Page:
If we have filled our mind with all kinds of information and ideas, we are ready to become creative.  Creativity means the extrapolation of older ideas to form new ones or to present old ideas in a new form.  Literally, we are seeing the world in a new way, or actually, we are seeing some part of the world in a new way. 

So, modern characters must look like the reader’s impression of the protagonist.  This is an interesting problem as culture and society change as does the impression of the readers.         

I’ve been presenting the means to develop protagonists and characters your readers will enjoy—precisely those that will entertain your readers.  Mainly, the ideas I’ve proposed are these: seeking knowledge, readers, decisions the reader would make, pathos building, and overall, entertaining.  

The reader must trust the protagonist.  This goes hand in hand with the protagonist must make decisions the reader will agree with.  I think these two rules, trust and agreeable decisions, are really rules.   If you don’t follow these two little rules, you will create a problem between your protagonist and readers.  How important is this? 

Do you remember, hold your readers in the suspension of disbelief.  The easiest way to kick reader out of the suspension of disbelief is to irritate the readers through the protagonist.  I really haven’t written much about this.  Usually, for the suspension of disbelief, we write about mechanics.  The protagonist’s actions and decisions are not mechanics, these are fundamental functions of the plot.  Specifically, the revelation of the protagonist is the plot.  The actions and decisions of the protagonist are absolutely portions of the plot and the revelation of the protagonist.

I mentioned yesterday that the actions of the protagonist might not represent the decisions of the protagonist.  This is an important point because the protagonist in many cases is prevented or does not prevail in achieving his or her plans or decisions.  The author must make this clear to the readers to prevent any problems with the suspension of disbelief or other breach from the protagonist.

Let’s just conclude that a breach of any kind between the protagonist and the reader is a suspension of disbelief.  This will make evaluation and correction easier.  Therefore, if we conclude that any breach between the protagonist and the reader is a negative, we can move forward.  I hope you agree, and I hope this is clear. 

This is a pretty big point and perhaps needs some degree of clarification.  Let’s propose the opposite, the reader is entertained by the protagonist.  I’ve written how to do this, but perhaps I haven’t written enough.  Let’s assume that the reader is entertained by the protagonist—this is the purpose of any novel or fiction writing, so this should do.  Now, the question is what would cause the reader to then not be entertained by the protagonist.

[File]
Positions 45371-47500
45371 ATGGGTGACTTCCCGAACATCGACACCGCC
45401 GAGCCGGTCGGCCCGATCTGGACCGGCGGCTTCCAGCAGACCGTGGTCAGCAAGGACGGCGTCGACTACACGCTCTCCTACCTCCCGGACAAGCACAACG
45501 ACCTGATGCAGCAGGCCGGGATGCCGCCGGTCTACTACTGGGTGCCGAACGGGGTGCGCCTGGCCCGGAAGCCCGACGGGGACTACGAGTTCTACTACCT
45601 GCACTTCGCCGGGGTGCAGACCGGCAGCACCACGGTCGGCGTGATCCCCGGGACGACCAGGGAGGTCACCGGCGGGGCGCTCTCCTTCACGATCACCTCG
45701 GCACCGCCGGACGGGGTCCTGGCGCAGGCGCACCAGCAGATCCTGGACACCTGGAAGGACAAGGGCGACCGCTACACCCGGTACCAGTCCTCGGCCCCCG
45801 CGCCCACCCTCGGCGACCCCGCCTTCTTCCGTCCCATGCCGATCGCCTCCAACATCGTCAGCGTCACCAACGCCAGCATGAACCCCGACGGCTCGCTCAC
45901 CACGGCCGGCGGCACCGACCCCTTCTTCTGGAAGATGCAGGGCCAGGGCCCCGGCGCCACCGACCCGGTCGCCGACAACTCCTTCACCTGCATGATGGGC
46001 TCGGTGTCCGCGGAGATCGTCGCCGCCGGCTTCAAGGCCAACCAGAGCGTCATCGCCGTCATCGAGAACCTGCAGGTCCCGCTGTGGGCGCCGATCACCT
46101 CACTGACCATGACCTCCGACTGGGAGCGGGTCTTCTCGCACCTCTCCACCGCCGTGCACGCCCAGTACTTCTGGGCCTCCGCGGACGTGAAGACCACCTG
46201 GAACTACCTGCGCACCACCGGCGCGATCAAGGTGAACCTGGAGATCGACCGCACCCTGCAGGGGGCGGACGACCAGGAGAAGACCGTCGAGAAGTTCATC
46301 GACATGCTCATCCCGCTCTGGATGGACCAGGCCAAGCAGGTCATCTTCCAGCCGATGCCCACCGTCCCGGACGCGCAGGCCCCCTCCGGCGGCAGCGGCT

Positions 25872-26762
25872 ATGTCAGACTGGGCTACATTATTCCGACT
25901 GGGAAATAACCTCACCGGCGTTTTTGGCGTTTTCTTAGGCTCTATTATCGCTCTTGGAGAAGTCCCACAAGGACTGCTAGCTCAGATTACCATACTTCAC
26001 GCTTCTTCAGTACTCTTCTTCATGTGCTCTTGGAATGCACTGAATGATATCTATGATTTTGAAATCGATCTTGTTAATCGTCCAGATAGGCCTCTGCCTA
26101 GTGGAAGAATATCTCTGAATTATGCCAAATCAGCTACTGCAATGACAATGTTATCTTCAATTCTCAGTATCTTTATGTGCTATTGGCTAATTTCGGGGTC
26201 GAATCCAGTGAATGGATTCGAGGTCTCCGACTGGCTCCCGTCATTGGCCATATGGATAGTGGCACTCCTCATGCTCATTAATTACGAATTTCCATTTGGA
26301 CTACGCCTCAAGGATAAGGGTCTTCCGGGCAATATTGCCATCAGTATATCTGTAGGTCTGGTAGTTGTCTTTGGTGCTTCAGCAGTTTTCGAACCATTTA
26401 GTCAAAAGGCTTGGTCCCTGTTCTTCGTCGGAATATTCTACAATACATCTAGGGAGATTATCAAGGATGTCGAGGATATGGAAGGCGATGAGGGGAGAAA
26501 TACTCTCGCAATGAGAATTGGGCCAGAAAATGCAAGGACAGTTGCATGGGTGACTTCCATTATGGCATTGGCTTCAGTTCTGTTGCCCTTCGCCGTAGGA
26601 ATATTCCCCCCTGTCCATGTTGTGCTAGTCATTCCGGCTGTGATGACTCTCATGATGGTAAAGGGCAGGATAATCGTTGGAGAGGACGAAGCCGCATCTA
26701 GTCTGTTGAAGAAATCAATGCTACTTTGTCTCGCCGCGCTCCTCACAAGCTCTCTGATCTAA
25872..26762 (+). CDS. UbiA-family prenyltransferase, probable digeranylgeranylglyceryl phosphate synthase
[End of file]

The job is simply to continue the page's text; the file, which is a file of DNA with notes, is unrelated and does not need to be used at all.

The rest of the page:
If the reader became angry, upset, irritated, contemptable of, disconnected from, unconnected from, unempathetic, unhappy with, and distrustful of the protagonist, this would cause primarily, a breach in the suspension of disbelief, and secondarily, an unentertaining experience.  The author doesn’t need to pander to the reader, but the author must provide an entertaining character to the readers.  Can you see the reader can’t be entertained if the protagonist angers, upsets, or irritates them?  I didn’t list the rest because I think anger, upsets, or irritates is enough. 

As an author, you can use other characters to anger, irritate, or upset the reader, just not the protagonist.  Try to imagine this as a reader.  I can tell you, the moment the protagonist angers, irritates, or upsets me, I dump the novel.  I read for entertainment, anger, irritation, and upset are the opposite of reasons I read.  On the other hand, if the protagonist whom I have come to enjoy is angered, upset, or irritated, I am angered, irritated, or upset in a reflection of their response, I am not upset with them.  This is the point.  We want empathy and pathos in our readers, but we don’t want to lose them.  

The protagonist is like your friend.  Anger, upset, and irritation against your friend might lead to the end of the friendship.  On the other hand, other’s anger against your friend, might make you angry, upset, and irritable, but not toward your friend.  These emotions are positive for developing connections.  As an author, you want to bind your readers to your protagonist, this might not lead to entertainment, but it can’t help.  Rejection will just end any hope of entertainment.  This I can assure you.

If we agree, any breech between the protagonist and the reader is not desirable, we can move forward.     

The point is that we need to keep our readers content and pleased with our characters while presenting the revelation of the protagonist and the plot.    

This is what makes such odd decisions worthwhile, but use them cautiously.  Perhaps we should look at more of what readers really want in a protagonist and a novel.     

Let’s look at the other suggestions and see how we can use them to develop entertaining writing.

The beginning of creativity is study and effort.  We can use this to extrapolate to creativity.  In addition, we need to look at recording ideas and working with ideas.    
More tomorrow.

For more information, you can visit my author site, and my individual novel websites:

fiction, theme, plot, story, storyline, character development, scene, setting, conversation, novel, book, writing, information, study, marketing, tension, release, creative, idea, logic